Apr 7, 2013, 1:38 PM EDT
It’s hard to think of a more sickening way to seal your fate: battle with ten men for most of the match, score a superb late goal, then give up the equalizer deep into stoppage time from a needlessly-conceded free kick.
As the clock ticked past 90 minutes at Loftus Road this afternoon, QPR had genuine hope that a miracle comeback in the final weeks of the season was truly on. At the final whistle, they were toast.
There’s not been a lot of positives for QPR this season. Those padded chairs in the dug-out look comfortable. Having the smallest stadium in the Premier League minimizes the number of spectators forced to suffer by watching the Hoops in person. Good subway connections allow fans to make a quick getaway. Jersey numbers that are almost impossible to read from distance lend the roster’s motley crew of overpaid, underperforming mercenaries a degree of anonymity. Apart from that, we’re struggling.
So it seemed too good to be true when Harry Redknapp’s side coped admirably against Wigan Athletic despite the 20th minute red card for striker Bobby Zamora, who was dismissed for a high challenge on Jordi Gomez. His first red card since January, 2007.
Much too good to be true when, on a devastating counter-attack in the 85th minute, Loic Remy claimed his fifth goal in eight club games with a sublime one-touch finish from the edge of the box into the far corner.
All QPR had to do was hold on for five minutes plus stoppage time against anaemic opponents who until Remy’s strike had looked to be settling for a point after squandering their best chance with 77 minutes gone when James McArthur headed straight at Julio Cesar.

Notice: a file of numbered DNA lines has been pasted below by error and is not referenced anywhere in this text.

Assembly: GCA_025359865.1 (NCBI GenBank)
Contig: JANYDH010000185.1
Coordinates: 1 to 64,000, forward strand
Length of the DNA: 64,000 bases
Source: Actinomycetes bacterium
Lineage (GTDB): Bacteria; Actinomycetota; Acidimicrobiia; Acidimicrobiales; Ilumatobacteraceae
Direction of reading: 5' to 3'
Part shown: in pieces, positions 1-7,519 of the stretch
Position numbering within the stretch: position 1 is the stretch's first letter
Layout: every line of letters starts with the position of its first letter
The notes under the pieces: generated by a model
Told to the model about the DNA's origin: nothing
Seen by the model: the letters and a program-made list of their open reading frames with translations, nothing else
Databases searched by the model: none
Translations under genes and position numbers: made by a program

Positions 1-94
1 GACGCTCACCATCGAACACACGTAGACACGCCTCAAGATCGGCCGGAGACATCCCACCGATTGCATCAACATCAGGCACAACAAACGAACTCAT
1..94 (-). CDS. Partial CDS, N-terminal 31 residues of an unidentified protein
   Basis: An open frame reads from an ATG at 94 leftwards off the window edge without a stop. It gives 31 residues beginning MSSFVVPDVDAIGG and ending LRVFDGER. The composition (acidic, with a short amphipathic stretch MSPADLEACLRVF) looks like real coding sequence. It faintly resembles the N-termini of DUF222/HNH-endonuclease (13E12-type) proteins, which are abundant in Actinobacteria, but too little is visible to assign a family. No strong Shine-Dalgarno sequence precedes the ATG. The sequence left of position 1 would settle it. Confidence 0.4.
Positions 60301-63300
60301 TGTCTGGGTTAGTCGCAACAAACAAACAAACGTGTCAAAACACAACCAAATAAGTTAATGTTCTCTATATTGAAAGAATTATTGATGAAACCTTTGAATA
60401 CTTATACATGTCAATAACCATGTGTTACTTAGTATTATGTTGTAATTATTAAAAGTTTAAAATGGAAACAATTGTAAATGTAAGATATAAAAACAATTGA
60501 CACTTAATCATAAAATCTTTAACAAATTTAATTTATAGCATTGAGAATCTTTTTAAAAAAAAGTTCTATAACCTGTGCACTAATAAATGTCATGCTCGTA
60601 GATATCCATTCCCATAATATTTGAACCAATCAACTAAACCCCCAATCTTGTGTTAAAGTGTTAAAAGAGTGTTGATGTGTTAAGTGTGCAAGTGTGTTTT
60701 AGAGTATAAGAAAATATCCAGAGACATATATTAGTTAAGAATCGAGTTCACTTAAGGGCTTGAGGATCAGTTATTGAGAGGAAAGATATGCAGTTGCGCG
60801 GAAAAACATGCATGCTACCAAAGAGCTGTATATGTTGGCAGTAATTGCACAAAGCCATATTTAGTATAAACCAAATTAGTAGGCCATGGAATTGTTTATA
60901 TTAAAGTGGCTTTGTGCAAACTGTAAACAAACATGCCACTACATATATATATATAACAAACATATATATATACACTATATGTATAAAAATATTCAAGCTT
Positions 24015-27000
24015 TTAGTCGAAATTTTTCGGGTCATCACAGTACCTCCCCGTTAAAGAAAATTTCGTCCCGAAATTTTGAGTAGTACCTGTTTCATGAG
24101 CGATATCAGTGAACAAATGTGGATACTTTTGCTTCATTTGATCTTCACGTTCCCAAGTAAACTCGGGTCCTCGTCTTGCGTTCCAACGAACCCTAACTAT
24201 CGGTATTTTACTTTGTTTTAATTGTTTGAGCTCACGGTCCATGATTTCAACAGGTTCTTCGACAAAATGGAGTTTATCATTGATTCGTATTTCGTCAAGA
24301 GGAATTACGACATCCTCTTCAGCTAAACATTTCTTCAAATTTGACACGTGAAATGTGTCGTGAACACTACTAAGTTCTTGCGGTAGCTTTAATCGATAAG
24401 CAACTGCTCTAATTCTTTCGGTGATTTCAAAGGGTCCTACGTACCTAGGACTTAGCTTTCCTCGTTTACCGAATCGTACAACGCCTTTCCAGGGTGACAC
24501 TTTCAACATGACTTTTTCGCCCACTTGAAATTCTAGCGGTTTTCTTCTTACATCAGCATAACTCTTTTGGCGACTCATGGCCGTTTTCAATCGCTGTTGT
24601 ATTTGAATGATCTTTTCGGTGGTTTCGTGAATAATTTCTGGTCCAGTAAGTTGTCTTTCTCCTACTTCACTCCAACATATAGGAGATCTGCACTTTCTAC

But no, in the 93rd minute, Stephane Mbia idiotically had to shove Shaun Maloney to the ground on the edge of the area. And yes, Maloney had to fire a brilliant free kick high into the net after crumbling brick in the wall Adel Taarabt turned his back on the shot. The goal and its build-up were a perfect fusion of QPR ineptitude and Wigan excellence. It makes you think QPR are fated to go down – as if the standings hadn’t already offered that distinct impression since, oh, let’s say, September.
With six games left, QPR are second-bottom, seven points adrift of Sunderland, the club just outside the drop zone. Wigan are level on points with Sunderland but behind on goal difference, though Roberto Martinez’ men have a match in hand. And Wigan’s escapology credentials just earned yet another boost, even though they really ought to have done better against ten men for so long.
QPR? They’re next away to Everton. Think they can get a win at Goodison Park, especially after this devastating confidence-wrecker? No, us neither.
Realistically, QPR need to win their next four fixtures, just to stay in the avoiding-relegation conversation. And they’ve only won four league games all season.
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